December 23, 2020:
By the time they closed my college I was already done. I'd absorbed as much as it could give, so that it was time to move on.
This does not mean I'd accomplished a rounded or even adequate undergraduate education. Far from it. Because of the intersection of Johnston's graduate-like seminar style plus amorphous graduation requirements with my specific personal concerns, I effectively had a Masters-level grasp of bits and pieces of French Poststructuralism, a very deep understanding of Freud, quite a detailed grasp of the Annales School, definitely a graduate-level immersion in Ulysses, and realistically the list stops there.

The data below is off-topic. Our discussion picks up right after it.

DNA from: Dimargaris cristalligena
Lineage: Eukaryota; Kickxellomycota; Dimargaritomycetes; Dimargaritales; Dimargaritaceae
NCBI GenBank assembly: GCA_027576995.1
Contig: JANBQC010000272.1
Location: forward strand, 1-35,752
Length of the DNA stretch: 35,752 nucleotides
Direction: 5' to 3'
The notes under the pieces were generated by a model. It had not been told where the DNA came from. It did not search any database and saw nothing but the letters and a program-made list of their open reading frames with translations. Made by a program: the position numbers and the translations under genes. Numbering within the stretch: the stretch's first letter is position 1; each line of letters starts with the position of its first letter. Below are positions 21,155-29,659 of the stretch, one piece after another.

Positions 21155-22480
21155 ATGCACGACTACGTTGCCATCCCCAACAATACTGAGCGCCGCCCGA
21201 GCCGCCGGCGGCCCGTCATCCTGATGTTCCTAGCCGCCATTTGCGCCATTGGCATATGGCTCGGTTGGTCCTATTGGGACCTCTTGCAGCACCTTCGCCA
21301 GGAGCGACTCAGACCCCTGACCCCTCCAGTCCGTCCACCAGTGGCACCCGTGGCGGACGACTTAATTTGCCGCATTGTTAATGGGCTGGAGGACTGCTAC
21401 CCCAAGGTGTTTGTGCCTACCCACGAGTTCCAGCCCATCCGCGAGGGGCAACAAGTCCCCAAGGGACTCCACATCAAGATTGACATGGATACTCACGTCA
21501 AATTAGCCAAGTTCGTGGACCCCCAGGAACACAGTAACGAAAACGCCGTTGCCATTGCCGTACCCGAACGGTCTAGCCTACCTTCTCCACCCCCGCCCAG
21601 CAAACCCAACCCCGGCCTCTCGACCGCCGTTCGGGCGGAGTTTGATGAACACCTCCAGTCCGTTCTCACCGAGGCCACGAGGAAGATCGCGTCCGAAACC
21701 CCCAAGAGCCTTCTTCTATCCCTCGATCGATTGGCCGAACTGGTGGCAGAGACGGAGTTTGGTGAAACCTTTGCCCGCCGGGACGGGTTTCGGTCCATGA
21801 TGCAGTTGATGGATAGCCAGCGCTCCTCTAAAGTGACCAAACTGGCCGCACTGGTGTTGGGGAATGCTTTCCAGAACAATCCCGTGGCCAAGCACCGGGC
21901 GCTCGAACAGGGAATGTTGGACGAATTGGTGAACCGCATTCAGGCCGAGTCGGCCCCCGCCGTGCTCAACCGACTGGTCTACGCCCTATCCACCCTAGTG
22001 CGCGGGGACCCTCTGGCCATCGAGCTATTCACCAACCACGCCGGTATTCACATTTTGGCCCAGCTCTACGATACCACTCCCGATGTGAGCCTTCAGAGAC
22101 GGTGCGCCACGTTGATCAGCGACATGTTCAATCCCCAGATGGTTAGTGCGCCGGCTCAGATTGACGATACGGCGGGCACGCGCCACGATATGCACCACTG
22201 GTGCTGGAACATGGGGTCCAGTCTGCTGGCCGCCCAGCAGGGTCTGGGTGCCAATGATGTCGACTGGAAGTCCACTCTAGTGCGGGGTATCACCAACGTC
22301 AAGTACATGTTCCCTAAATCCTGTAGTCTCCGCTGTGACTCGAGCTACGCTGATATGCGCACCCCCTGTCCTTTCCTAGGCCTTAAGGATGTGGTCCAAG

I would like to have gone far deeper in continental Philosophy, but Professor Falstaff was not a credible resource. He had no intention of being helpful, and by the end I had little confidence in his knowledge. With that ceiling reached there was no longer a reason to stay.
My major positive takeaway from that school was a vastly deepened ability to read. Thanks to the Poststructuralism I'd grasped the concept of a reading, that is, reading by protocol. Reading for gaps and silences, where a writer says her intention is X but she actually does Y. A life skill. If you're going to list the things education can do for you, this IMO would be the top of the top. This, and typing.
Forty years later I am effectively a permanent graduate student, reading the works which have evolved from the ones I found useful. Yet I have an autodidact's patchwork understanding: very deep here, very shallow there. This was inevitable. It's the logic that was activated in fourth grade, when I rejected school.